Excess NPM package deletion

  3. To make sure I was rendering under the intended circumstances, I customized index.js in the test_package.

    The test app included with the NPM Package Template has an extremely simplisitic and generic appearance: it's basically just a small HTMLCanvasElement in a blank page. Not all Web apps are designed for generic canvases, however, so in many cases it may be helpful to add features to the test app to better reflect the real environment where the app will be run (full-screen capability, website forms to enter data, etc.). In my case, Fruit Fallin' was designed primarily with mobile touchscreens in mind, so I wanted my canvas to have an aspect ratio that more closely resembled what the game was ultimately supposed to run in.

    index.js in test_package

  4. I used Scenes as a unit of organization for my game logic.

    Scenes used in runtime.ts

    Most interactive apps have multiple "modes" of operation, and Fruit Fallin' in particular has two: the game and the title/menu/options/credits. While there's no real rule for how best to separate the concerns of the different modes, I found it useful to have them as separate Babylon Scene objects. Specifically, I made new Scene subclasses with the behavior I wanted for the different "modes," such as the title screen and gameplay. That made it easy for me to transition between modes by simply disposing one kind of scene and creating a new instance of the other, thus keeping the logic and resources clean and separated.

  5. I wrote a fixed framerate observable to simplify having coroutine-driven animation and game logic without being vulnerable to framerate changes.

    Framerate-dependent logic is dangerous because you can't rely on framerate. If you write your sprite animations to advance with device framerate and you get them to look right on a 30 FPS device, for example, then those animations will look absurdly fast on a 60 FPS device. On the other hand, there are certain things in game logic (such as sprite animations) that fit very naturally with frame-based logic because they happen in discrete increments. I wanted to take advantage of this natural synergy, but I didn't want my logic to be vulnerable to variations in framerate; so, borrowing from physics simulation practices, my solution was to make a simple fixed framerate observable which drives a guaranteed number of "updates" per second. If the device is rendering faster than the desired framerate, this observable will "skip" frames until enough time has elapsed; and if the device is rendering slower than the desired framerate, this observable will "double up" on what frames it has so that the same number of "updates" per time are always called. This trick allowed me to write logic that was frame-dependent without it becoming vulnerably framerate-dependent.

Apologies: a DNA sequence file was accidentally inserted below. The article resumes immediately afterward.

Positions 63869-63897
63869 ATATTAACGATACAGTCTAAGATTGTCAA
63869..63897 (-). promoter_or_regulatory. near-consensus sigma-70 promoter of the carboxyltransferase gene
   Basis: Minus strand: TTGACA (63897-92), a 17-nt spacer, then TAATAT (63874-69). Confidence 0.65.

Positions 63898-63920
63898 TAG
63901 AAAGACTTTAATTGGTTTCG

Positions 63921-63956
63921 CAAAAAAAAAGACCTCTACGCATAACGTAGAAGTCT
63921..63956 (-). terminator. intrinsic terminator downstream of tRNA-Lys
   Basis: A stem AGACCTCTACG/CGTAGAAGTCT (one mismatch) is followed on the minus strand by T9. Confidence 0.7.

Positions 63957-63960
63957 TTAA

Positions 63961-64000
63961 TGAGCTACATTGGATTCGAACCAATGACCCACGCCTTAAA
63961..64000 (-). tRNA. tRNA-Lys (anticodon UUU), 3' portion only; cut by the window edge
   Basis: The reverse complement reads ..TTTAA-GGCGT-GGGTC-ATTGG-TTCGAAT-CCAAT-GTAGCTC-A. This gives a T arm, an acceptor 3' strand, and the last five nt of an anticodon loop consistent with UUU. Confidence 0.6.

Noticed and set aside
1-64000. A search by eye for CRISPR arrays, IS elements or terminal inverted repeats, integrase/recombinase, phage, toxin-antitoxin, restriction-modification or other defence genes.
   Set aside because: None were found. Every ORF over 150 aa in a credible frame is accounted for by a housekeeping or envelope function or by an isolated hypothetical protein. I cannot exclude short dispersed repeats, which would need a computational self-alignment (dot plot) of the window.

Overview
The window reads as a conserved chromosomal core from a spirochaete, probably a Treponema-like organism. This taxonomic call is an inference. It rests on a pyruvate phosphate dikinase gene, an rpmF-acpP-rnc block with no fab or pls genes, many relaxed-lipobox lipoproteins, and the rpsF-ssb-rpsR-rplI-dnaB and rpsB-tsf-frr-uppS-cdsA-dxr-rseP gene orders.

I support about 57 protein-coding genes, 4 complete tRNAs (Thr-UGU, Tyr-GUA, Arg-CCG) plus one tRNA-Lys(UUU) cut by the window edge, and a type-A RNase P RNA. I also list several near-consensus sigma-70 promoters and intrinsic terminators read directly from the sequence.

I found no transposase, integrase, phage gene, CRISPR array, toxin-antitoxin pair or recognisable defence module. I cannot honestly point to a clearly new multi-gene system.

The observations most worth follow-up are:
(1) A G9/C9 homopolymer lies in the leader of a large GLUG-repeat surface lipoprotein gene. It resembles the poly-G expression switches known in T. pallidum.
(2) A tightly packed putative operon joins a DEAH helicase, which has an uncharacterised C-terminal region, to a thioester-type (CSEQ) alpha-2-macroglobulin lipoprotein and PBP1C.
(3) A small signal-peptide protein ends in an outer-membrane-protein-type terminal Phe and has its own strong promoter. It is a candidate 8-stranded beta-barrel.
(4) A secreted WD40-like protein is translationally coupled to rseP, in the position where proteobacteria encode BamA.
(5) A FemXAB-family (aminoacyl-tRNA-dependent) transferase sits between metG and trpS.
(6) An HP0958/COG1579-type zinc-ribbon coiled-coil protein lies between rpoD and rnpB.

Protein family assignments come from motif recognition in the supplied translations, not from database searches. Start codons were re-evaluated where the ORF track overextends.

Frame-dependent game logic

    Having this ability to reliably use frame-based logic allowed me to use coroutines for all sorts of things, from game flow to procedural animation. A full overview of the use of coroutines in Fruit Fallin' is beyond the scope of this article, but perhaps the most fun example look at is how the face animations are done entirely using coroutines.

  6. I made the consuming app (in this repo, the test app) responsible for specifying the locations of all the assets used by the game.

    As discussed in the Babylon docs on the Template Repository Workflow, one of the most varied challenges in deploying Babylon experiences is distributing assets. It's best to keep this problem completely separate from actually using the assets within the code, thus allowing the same experience code to be used in multiple situations even when assets are distributed differently. For this reason, my rule for myself is that there should never be a hard-coded asset URL anywhere in app_package. Instead, all resource locations should be passed in by the consuming experience, whether that be test_package or some production shipping vehicle. That way the app_package code can be written to "just work" as long as it's given the right asset locations, and all any consuming experience has to do to integrate it is just tell app_package the correct URLs to use.